HomeVoorhees NewsVoorhees Middle School Uses “One Book One School” Program to Teach Lesson

Voorhees Middle School Uses “One Book One School” Program to Teach Lesson

The “One Book, One School” program hosted by the Voorhees Middle School held its spring kick-off on May 20.

The book chosen for this year is “Wonder” by R.J. Palacio. The book follows a middle school student affected by craniofacial deformity and the ways he overcomes the obstacles of living with the condition.

- Advertisement -

The spring kick-off served as an opportunity to introduce the lessons the students will learn from reading the book. To do this, a collection of speakers was brought in to talk with the students.

The speakers all had first-hand knowledge of the effects craniofacial deformity can have.

Daniel Pfeiffer and Connor Loescher both suffer from cranial facial conditions. They discussed the ways in which the condition has affected their lives and gave the students advice about how to deal with people who have the disease.

“Approach us as people,” Pfeiffer said. “Don’t judge us based on our appearance. Treat us the way you would treat any other person.”

Both Pfeiffer and Loescher agreed that the book was accurate in its portrayal of life with the condition.

“It’s a good book,” Loescher said. “I think the students can use the book to look past the appearance of the people they meet in their lives.”

Lindsay Condefer also presented at the program with her dog Lentil, who was born with a severe cleft hard/ soft palate, lip and nose. He was brought to Condefer, who founded the nonprofit Street Tails Animal Rescue in 2001. Lentil has gone on to become a viral sensation, leading Condefer to change her vision.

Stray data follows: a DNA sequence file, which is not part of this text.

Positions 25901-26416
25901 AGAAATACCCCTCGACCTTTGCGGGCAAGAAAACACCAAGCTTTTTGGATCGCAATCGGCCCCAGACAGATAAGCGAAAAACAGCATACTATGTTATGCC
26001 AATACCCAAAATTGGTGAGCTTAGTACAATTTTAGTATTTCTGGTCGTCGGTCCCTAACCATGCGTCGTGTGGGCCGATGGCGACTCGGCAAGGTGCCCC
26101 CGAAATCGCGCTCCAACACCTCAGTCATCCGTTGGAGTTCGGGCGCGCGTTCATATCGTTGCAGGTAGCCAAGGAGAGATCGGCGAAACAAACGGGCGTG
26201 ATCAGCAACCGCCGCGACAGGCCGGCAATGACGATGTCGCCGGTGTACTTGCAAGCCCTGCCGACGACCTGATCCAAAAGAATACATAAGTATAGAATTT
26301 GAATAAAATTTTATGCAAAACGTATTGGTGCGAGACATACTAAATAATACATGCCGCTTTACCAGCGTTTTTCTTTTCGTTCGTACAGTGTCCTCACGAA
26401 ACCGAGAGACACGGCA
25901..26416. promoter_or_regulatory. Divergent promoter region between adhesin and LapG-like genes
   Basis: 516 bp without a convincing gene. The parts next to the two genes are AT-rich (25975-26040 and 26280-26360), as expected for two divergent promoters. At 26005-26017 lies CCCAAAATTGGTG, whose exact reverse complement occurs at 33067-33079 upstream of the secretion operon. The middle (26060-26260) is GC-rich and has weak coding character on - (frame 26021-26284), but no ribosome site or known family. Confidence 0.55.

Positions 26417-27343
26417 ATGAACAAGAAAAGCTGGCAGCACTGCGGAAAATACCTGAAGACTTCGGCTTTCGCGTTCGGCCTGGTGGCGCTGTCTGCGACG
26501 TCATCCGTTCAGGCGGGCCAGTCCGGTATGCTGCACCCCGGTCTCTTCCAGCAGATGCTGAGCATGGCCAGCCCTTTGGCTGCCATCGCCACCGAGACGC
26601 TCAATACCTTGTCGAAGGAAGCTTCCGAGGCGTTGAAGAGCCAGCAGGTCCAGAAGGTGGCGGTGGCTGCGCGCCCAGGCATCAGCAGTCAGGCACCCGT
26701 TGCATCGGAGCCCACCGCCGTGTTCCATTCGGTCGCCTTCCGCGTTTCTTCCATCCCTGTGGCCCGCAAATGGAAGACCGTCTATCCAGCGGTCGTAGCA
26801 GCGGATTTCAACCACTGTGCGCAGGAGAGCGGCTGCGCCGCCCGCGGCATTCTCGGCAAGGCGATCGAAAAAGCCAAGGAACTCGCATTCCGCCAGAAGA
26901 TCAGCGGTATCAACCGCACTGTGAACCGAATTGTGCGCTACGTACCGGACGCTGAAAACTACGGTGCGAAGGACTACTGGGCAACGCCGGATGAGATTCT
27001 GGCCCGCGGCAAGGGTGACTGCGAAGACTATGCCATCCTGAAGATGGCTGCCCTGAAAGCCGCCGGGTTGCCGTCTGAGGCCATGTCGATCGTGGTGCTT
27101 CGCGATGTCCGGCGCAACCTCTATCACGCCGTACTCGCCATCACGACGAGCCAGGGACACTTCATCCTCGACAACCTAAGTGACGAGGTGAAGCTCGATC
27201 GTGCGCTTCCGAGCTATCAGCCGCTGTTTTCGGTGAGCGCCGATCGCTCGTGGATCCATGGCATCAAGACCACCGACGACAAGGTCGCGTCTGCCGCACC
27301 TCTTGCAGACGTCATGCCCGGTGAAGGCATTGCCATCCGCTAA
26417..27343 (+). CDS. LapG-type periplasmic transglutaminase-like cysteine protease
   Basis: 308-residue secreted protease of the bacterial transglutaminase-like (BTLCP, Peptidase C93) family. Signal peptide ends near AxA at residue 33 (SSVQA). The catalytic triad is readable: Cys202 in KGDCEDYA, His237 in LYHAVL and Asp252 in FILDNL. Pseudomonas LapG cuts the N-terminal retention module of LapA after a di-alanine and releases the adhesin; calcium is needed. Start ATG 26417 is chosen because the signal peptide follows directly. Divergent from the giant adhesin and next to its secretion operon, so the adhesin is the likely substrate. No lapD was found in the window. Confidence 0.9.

“Once Lentil became such a star, I decided to use it to spread awareness about cranial facial conditions,” Condefer said. “People see Lentil and think he’s cute and yet people who have this disease are looked down at.”

There was one thread that ran through each of the speaker’s presentations and that was kindness.

“When in doubt, you can never go wrong with kindness,” Dorothy Holmes, the VMS librarian, said.

The theme of the program was “Choose Kind” and students were given stickers, tattoos and wristbands to spread the word.

“I hope this theme goes beyond just this program,” Holmes said. “It would be great if this could become the motto for this class of students for the rest of their lives.”

The theme will certainly continue to circulate. The students are required to read the book over the summer, and there will be homework and discussions about the book when the students return in September. Oct. 10 will be the last day the students work with the book and Holmes is planning to do something big to celebrate.

“I’m thinking big,” Holmes said. “The week of Oct. 10 will be perfect because it will fall right in line with National Bullying Week, so I’m going to try to celebrate the humanity and courage that was taught in the book.”

Nothing has been scheduled as of yet, but Holmes is planning to meet with her committee soon to begin developing the program.


Stay Connected

- Advertisment -

Current Issue